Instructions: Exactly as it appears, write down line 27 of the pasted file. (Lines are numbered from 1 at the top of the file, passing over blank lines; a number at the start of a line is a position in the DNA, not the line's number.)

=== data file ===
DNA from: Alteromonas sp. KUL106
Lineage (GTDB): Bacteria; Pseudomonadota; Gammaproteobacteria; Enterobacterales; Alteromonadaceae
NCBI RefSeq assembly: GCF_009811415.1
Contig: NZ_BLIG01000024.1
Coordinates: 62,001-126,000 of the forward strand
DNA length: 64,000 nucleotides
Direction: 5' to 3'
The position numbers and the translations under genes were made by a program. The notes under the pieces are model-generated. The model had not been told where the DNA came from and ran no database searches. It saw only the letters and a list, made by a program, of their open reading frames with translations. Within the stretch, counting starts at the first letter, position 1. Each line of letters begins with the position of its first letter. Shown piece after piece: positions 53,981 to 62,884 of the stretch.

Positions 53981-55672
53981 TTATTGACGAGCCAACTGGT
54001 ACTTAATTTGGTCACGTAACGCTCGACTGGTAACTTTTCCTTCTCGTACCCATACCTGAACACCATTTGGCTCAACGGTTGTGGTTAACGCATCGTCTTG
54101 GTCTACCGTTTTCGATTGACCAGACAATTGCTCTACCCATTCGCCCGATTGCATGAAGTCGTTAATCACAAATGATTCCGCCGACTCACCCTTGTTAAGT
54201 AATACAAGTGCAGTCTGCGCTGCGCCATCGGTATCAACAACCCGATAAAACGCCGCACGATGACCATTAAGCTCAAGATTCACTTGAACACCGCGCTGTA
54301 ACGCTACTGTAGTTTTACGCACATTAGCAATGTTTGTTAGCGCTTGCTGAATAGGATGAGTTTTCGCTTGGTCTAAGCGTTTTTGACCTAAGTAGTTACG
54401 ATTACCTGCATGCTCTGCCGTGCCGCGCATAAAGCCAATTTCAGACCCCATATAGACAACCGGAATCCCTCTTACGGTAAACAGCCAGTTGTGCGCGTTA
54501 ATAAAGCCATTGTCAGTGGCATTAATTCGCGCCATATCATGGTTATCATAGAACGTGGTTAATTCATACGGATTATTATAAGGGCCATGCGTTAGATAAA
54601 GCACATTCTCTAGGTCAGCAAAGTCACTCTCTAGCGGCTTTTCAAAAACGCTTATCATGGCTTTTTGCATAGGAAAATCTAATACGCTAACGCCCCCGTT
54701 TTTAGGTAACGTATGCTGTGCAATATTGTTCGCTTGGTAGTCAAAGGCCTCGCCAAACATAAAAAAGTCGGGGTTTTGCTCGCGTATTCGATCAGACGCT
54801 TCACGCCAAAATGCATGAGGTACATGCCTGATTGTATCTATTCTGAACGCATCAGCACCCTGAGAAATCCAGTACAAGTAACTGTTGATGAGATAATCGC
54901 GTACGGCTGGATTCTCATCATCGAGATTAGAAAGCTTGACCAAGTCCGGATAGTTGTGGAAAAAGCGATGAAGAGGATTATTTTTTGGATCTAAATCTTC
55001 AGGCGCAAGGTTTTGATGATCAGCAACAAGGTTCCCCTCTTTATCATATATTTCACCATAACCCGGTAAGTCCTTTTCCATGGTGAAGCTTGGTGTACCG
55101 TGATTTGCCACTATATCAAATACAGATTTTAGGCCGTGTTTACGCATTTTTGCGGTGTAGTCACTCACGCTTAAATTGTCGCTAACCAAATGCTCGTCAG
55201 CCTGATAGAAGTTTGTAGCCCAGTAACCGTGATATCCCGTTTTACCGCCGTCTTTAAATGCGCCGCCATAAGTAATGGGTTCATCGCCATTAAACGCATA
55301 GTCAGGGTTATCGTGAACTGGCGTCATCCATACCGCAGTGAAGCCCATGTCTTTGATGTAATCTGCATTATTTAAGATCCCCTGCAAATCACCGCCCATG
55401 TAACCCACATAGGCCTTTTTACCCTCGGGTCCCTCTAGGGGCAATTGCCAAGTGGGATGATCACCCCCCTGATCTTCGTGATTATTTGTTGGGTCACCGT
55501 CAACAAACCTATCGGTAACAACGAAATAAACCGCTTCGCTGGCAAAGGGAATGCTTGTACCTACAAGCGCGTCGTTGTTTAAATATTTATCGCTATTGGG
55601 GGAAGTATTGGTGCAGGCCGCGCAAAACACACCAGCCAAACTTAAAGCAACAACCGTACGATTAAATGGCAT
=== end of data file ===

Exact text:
55601 GGAAGTATTGGTGCAGGCCGCGCAAAACACACCAGCCAAACTTAAAGCAACAACCGTACGATTAAATGGCAT